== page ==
This year, Duke University was named the best college for food in America by The Daily Meal. It marks Duke’s highest ranking by the website in my four years here, and the truth is, dining has generally gotten better each year. But, some of dining options highlighted in the ranking are misleading or wrong.

The Daily Meal writes, “Don’t feel like leaving your bed all day? Don’t you worry, because there are eateries on Duke’s campus that will deliver meals right to your dorm.” The story goes on to say that there are “17 local restaurants that deliver to anywhere on campus, and seven food trucks.” When the rankings were released just before classes started in August, surely The Daily Meal, like students, thought this would be the case.

In reality, there are fewer options for Merchants-on-Points, the delivery option that allows students to pay with food points, and for food trucks. Far more inconveniencing though, is that the hours of the Merchants-on-Points program have been significantly shortened. While restaurants in the program previously delivered food to students from as early as 7 a.m. until as late as 3 a.m., they now cannot begin deliveries until after 8 p.m. This even includes Dunkin Donuts, which probably shouldn’t even be open that late. The administration put in place this time restriction to protect the business of West Union eateries, but the policy is unnecessary and merely inconveniences students.

On campus dining options are, for the most part, more convenient and generally better than the Merchants-on-Points options. The administration should be proud of the West Union and realize there is no reason its eateries should fear the competition of Merchants-on-Points. Moreover, students on East and Central Campuses face these restrictions without the benefit of new nearby campus dining options.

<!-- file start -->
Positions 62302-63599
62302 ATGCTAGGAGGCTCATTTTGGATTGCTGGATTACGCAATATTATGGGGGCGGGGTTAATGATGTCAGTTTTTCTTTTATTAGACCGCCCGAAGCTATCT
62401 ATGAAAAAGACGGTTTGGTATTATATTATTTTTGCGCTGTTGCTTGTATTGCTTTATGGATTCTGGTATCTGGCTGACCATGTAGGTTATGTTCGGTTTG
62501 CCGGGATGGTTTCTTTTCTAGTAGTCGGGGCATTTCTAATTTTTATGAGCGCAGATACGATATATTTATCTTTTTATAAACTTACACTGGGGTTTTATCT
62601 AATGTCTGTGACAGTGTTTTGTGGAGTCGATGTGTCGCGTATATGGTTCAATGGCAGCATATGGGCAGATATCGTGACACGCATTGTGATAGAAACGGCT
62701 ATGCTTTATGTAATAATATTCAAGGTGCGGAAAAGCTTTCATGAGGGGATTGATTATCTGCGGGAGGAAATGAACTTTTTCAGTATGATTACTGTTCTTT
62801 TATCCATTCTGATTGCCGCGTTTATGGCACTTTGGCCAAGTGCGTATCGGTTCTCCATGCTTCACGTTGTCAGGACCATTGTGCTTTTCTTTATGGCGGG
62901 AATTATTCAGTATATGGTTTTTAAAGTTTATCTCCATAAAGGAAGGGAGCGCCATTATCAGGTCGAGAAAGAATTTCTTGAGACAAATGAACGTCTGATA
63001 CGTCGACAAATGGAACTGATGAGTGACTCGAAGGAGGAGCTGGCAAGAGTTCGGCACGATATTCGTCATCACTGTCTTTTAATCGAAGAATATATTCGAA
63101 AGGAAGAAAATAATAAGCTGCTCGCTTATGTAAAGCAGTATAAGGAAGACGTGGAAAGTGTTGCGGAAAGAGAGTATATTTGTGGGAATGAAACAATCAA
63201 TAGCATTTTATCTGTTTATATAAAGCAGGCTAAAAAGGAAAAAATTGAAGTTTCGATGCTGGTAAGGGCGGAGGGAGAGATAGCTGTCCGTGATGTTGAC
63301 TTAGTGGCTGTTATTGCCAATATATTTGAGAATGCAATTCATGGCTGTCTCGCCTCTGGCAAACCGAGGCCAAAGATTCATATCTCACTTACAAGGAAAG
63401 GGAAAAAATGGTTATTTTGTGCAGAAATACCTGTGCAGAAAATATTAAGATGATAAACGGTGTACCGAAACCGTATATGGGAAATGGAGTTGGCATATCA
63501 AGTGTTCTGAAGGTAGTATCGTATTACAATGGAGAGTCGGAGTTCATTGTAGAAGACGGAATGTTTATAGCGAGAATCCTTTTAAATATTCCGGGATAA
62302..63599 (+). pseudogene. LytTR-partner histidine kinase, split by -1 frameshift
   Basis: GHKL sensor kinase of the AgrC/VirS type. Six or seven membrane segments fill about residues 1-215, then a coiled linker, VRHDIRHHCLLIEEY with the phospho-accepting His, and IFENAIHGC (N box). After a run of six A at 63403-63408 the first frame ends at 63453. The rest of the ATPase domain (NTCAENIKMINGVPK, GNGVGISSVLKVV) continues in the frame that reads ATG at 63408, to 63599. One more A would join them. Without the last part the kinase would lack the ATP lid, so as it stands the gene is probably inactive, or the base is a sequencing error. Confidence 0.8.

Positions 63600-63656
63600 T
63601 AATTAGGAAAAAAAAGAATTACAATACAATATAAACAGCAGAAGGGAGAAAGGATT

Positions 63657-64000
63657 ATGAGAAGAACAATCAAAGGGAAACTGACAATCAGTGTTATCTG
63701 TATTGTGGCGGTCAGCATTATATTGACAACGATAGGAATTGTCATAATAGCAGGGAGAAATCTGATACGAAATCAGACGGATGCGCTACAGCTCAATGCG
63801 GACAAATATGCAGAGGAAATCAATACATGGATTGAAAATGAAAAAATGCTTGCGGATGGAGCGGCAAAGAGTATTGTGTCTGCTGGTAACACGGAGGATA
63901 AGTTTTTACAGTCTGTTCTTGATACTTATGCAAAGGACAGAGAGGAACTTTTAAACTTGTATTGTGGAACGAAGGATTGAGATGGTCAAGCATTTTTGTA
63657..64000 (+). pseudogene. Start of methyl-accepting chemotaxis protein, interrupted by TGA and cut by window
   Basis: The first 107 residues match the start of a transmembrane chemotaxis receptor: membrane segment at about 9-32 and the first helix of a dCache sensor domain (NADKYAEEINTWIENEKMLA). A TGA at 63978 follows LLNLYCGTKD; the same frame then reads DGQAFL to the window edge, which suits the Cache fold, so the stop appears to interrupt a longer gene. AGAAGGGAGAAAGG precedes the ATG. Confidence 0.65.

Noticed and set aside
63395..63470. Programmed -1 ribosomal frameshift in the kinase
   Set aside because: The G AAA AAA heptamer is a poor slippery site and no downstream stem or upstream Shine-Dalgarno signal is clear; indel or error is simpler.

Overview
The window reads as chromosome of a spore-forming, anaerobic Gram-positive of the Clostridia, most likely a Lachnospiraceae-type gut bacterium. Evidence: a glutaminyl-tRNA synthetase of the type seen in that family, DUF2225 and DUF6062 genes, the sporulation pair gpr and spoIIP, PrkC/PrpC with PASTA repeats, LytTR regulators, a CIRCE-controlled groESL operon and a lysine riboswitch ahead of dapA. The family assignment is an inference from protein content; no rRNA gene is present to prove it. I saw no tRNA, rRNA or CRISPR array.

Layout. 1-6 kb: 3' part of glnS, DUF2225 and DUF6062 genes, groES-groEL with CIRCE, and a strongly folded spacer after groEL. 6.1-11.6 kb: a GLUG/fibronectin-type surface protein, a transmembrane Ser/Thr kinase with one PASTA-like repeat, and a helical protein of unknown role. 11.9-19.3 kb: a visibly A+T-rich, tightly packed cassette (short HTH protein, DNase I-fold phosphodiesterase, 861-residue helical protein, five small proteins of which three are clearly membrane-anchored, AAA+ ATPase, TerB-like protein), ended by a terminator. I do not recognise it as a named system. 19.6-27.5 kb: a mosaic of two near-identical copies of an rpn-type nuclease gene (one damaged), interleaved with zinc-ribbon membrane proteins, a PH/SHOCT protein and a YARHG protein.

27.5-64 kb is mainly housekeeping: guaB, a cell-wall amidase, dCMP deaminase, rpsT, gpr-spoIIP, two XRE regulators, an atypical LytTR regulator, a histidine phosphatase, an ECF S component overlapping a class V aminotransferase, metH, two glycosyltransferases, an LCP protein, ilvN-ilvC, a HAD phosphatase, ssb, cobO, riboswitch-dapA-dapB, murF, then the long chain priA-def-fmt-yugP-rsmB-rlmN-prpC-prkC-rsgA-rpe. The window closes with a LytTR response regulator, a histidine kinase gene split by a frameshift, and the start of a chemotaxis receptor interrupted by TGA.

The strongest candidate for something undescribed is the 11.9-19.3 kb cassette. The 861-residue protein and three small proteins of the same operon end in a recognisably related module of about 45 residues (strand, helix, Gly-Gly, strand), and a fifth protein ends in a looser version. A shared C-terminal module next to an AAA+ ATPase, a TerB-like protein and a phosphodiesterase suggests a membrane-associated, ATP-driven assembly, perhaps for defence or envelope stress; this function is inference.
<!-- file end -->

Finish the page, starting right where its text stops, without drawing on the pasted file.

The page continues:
If students on West Campus wants Enzo’s, they can go to Il Forno in the West Union, which is run by Enzo’s, and get the same food quicker and fresher. If a student on West Campus wants Indian food, they can go to Tandor in West Union which is designed by the people from Sitar. If a student on West Campus wants sushi or Chinese food, they can go to Ginger + Soy or Gyotaku in West Union, both of which are operated by the same restaurateur who owns Maru and Sushinara.

But if a student on East or Central Campus wants these quality, diverse food options, they have to spend as much as half an hour traveling to and from West Union. The only other option is to pay cash for delivery from off campus eateries, but this isn’t possible for many students who can’t afford to pay out of pocket.

If the university needs proof that the West Union can stand on its own without these protectionist policies, they need look no further than the food truck program on campus. After being some of the most popular dining options on campus the last few years, the end of the food truck program now seems inevitable and soon.

The food trucks are facing a significant drop off in business compared to past years, and some have even stopped coming to Duke. This decline in business is partially due to the food trucks’ relocation, but one of the new locations is behind Kilgo, which is as accessible as West Union is. It’s unfortunate that there isn’t enough business to sustain food trucks on campus, especially considering the vital role they played during the construction of West Union.

But let their failure serve as a sign of the success of West Union and other permanent on-campus dining options. There is no economic reason to restrict the hours of Merchants-on-Points. The shortened hours only serve to further limit the already few dining options for students on East and Central Campuses. The university should provide more options to these students, and if not in the form of permanent campus eateries, it should do so through an all-day Merchants-on-Points program as it has in the past.

Justin Koritzinsky is a Trinity senior. His column, "performance review," runs on alternate Wednesdays.